1 , ADVANCES, IN URANIUM ORE PROCESSING AND RECOVERY FROM NON-CONVENTIONAL RESOURCES PROCEEDINGS OF A TECHNICAL COMMITTEE MEETING VIENNA, SEPTEMBER 1983 ^5$/ INTERNATIONAL ATOMIC ENERGY AGENCY, VIENNA, 1985
3 ADVANCES IN URANIUM ORE PROCESSING AND RECOVERY FROM NON-CONVENTIONAL RESOURCES
4 The following States are Members of the International Atomic Energy Agency: AFGHANISTAN ALBANIA ALGERIA ARGENTINA AUSTRALIA AUSTRIA BANGLADESH BELGIUM BOLIVIA BRAZIL BULGARIA BURMA BYELORUSSIAN SOVIET SOCIALIST REPUBLIC CAMEROON CANADA CHILE CHINA COLOMBIA COSTA RICA CUBA CYPRUS CZECHOSLOVAKIA DEMOCRATIC KAMPUCHEA DEMOCRATIC PEOPLE'S REPUBLIC OF KOREA DENMARK DOMINICAN REPUBLIC ECUADOR EGYPT EL SALVADOR ETHIOPIA FINLAND FRANCE GABON GERMAN DEMOCRATIC REPUBLIC GERMANY, FEDERAL REPUBLIC OF GHANA GREECE GUATEMALA HAITI HOLY SEE HUNGARY ICELAND INDIA INDONESIA IRAN, ISLAMIC REPUBLIC OF IRAQ IRELAND ISRAEL ITALY IVORY COAST JAMAICA JAPAN JORDAN KENYA KOREA, REPUBLIC OF KUWAIT LEBANON LIBERIA LIBYAN ARAB JAMAHIRIYA LIECHTENSTEIN LUXEMBOURG MADAGASCAR MALAYSIA MALI MAURITIUS MEXICO MONACO MONGOLIA MOROCCO NAMIBIA NETHERLANDS NEW ZEALAND NICARAGUA NIGER NIGERIA NORWAY PAKISTAN PANAMA PARAGUAY PERU PHILIPPINES POLAND PORTUGAL QATAR ROMANIA SAUDI ARABIA SENEGAL SIERRA LEONE SINGAPORE SOUTH AFRICA SPAIN SRI LANKA SUDAN SWEDEN SWITZERLAND SYRIAN ARAB REPUBLIC THAILAND TUNISIA TURKEY UGANDA UKRAINIAN SOVIET SOCIALIST REPUBLIC UNION OF SOVIET SOCIALIST REPUBLICS UNITED ARAB EMIRATES UNITED KINGDOM OF GREAT BRITAIN AND NORTHERN IRELAND UNITED REPUBLIC OF TANZANIA UNITED STATES OF AMERICA URUGUAY VENEZUELA VIET NAM YUGOSLAVIA ZAIRE ZAMBIA The Agency's Statute was approved on 23 October 1956 by the Conference on the Statute of the IAEA held at United Nations Headquarters, New York; it entered into force on 29 July The Headquarters of the Agency are situated in Vienna. Its principal objective is "to accelerate and enlarge the contribution of atomic energy to peace, health and prosperity throughout the world". IAEA, 1985 Permission to reproduce or translate the information contained in this publication may be obtained by writing to the International Atomic Energy Agency, Wagramerstrasse 5, P.O. Box 100, A-1400 Vienna, Austria. Printed by the IAEA in Austria December 1985
5 PANEL PROCEEDINGS SERIES ADVANCES IN URANIUM ORE PROCESSING AND RECOVERY FROM NON-CONVENTIONAL RESOURCES PROCEEDINGS OF A TECHNICAL COMMITTEE MEETING ON ADVANCES IN URANIUM ORE PROCESSING AND RECOVERY FROM NON-CONVENTIONAL RESOURCES ORGANIZED BY THE INTERNATIONAL ATOMIC ENERGY AGENCY AND HELD IN VIENNA, SEPTEMBER 1983 INTERNATIONAL ATOMIC ENERGY AGENCY VIENNA, 1985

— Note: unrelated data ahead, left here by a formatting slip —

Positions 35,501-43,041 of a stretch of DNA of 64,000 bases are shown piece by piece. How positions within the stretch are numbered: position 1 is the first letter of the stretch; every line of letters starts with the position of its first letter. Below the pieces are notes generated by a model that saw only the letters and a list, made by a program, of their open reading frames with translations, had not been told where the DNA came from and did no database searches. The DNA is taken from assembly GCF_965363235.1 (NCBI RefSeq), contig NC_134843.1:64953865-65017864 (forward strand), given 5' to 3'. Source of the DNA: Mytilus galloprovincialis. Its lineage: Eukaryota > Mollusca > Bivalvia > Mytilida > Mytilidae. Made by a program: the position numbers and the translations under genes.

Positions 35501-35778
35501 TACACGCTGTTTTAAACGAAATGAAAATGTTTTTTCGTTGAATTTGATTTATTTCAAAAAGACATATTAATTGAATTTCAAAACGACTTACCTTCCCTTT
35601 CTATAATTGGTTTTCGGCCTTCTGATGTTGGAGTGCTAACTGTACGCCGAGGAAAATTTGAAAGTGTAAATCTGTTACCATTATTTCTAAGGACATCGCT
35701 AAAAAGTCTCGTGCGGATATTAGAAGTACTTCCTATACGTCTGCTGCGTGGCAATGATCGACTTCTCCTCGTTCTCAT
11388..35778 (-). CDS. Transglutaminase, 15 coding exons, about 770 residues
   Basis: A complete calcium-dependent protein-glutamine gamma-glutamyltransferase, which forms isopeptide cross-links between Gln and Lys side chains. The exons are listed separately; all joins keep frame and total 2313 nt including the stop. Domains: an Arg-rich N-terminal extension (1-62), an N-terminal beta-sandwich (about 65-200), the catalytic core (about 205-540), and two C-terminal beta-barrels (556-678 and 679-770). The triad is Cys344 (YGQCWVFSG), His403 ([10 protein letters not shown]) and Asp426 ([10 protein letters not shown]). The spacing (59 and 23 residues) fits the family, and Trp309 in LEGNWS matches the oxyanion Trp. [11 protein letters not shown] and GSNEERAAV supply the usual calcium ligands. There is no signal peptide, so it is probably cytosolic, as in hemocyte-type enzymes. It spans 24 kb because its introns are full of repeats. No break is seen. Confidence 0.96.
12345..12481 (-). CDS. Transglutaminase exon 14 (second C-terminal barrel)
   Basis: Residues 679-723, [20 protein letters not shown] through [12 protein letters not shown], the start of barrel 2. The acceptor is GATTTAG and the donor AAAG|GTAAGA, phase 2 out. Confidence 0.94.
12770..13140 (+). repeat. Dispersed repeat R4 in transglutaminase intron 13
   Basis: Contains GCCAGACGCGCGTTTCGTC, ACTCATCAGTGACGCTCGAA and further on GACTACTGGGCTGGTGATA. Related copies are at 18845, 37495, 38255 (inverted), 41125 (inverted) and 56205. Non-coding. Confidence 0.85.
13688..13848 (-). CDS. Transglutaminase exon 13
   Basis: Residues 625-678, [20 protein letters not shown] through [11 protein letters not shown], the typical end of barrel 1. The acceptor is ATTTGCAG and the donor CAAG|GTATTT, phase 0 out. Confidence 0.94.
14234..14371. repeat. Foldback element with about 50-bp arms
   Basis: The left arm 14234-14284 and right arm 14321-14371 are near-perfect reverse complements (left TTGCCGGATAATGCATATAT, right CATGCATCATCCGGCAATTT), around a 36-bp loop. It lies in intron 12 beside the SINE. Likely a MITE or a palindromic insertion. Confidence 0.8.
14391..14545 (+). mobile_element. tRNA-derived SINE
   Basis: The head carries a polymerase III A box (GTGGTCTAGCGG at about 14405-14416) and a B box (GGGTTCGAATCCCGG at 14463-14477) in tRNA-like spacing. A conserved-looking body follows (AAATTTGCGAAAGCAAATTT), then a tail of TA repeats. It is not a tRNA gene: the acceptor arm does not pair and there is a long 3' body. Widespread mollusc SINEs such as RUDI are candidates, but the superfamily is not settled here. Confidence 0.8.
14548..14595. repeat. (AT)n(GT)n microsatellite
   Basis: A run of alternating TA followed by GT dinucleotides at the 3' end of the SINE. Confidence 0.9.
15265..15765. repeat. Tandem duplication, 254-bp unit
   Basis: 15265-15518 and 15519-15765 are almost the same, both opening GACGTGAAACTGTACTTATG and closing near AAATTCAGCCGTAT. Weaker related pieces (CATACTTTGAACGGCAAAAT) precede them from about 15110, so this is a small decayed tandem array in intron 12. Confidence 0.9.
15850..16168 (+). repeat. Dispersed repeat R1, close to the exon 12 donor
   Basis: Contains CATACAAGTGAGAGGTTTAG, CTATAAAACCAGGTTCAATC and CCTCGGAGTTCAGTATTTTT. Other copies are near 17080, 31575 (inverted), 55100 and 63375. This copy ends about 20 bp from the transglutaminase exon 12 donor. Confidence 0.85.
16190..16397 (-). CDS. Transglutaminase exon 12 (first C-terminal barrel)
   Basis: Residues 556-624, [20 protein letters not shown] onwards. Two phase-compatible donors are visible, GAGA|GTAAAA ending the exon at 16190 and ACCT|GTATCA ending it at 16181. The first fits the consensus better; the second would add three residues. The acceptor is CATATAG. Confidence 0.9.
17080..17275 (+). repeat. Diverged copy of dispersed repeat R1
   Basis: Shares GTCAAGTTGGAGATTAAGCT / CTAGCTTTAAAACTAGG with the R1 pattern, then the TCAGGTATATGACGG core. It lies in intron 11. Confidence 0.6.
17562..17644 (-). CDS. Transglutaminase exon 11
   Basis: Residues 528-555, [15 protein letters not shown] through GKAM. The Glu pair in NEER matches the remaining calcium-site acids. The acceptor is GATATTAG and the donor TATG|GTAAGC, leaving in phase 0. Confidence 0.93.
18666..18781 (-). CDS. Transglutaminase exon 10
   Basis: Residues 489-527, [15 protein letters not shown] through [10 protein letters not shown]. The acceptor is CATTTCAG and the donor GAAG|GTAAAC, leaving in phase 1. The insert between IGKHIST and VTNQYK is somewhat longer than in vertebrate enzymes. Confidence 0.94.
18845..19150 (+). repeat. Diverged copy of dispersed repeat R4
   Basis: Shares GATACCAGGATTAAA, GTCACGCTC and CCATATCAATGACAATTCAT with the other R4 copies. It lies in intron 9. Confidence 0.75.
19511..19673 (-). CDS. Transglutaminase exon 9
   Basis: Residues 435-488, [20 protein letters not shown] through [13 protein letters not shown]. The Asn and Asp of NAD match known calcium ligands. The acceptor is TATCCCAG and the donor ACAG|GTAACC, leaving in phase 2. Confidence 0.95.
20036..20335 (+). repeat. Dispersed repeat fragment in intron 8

6 ADVANCES IN URANIUM ORE PROCESSING AND RECOVERY FROM NON-CONVENTIONAL RESOURCES IAEA, VIENNA, 1985 STI/PUB/689 ISBN
7 FOREWORD With the development of nuclear power, uranium has become established as an important source of energy which augments and diversifies the world's energy resources. Nuclear power has reached a stage of maturity and reliability and currently accounts for about 12% of the world's total electricity generation. Although the uranium industry is at the present time constrained by oversupply and depressed prices, this situation is not expected to continue indefinitely. Installed nuclear power generating capacity continues to increase and there need be no doubt about the long-term importance of uranium ore processing. The technology of uranium extraction has also developed to an advanced state, compared with the early years of the industry in the 1940s and 1950s. Nonetheless, there continue to be further advances and refinements. These seek to improve uranium recovery, to reduce costs, to produce uranium concentrates of higher quality and to improve the nature of the tailings for their long-term disposal. At the same time, much effort is being directed to improving the economics of the recovery of uranium from phosphoric acid, which at the present time is only marginally competitive, and to develop processes for the recovery of uranium from non-conventional resources such as coal and natural waters, including seawater. These last processes, although technically feasible, will not be economically attractive for many years but are potentially important because they may allow access to vast uranium resources. The Technical Committee Meeting on Advances in Uranium Ore Processing and Recovery From Non-conventional Resources was convened by the Agency within the framework of its continuing activities on nuclear raw materials. The meeting was held in Vienna from 26 to 29 September A total of 64 participants from 29 countries took part and 27 papers were presented. The present volume includes 18 of these papers. The main topics covered by the technical sessions were: in situ and heap leaching, improvements in conventional acid and alkaline uranium ore processing, recovery of uranium from wet-process phosphoric acid and recovery of uranium from coal and from natural waters. The technical sessions concluded with three panel discussions dealing with pre-concentration and beneficiation, in situ and heap leaching, and recovery of uranium from wetprocess phosphoric acid. The substance of these panels is also reproduced in this volume. The Agency wishes to thank all the scientists and engineers who participated in the meeting, not only for the papers but also for the contributions to the discussions. Special thanks are due to the General Chairman, W.A. Gow (Canada) and to the Panel Chairmen, Z.M. Dogan (Turkey), W. Flôter (Federal Republic of Germany) and D. Naden (United Kingdom).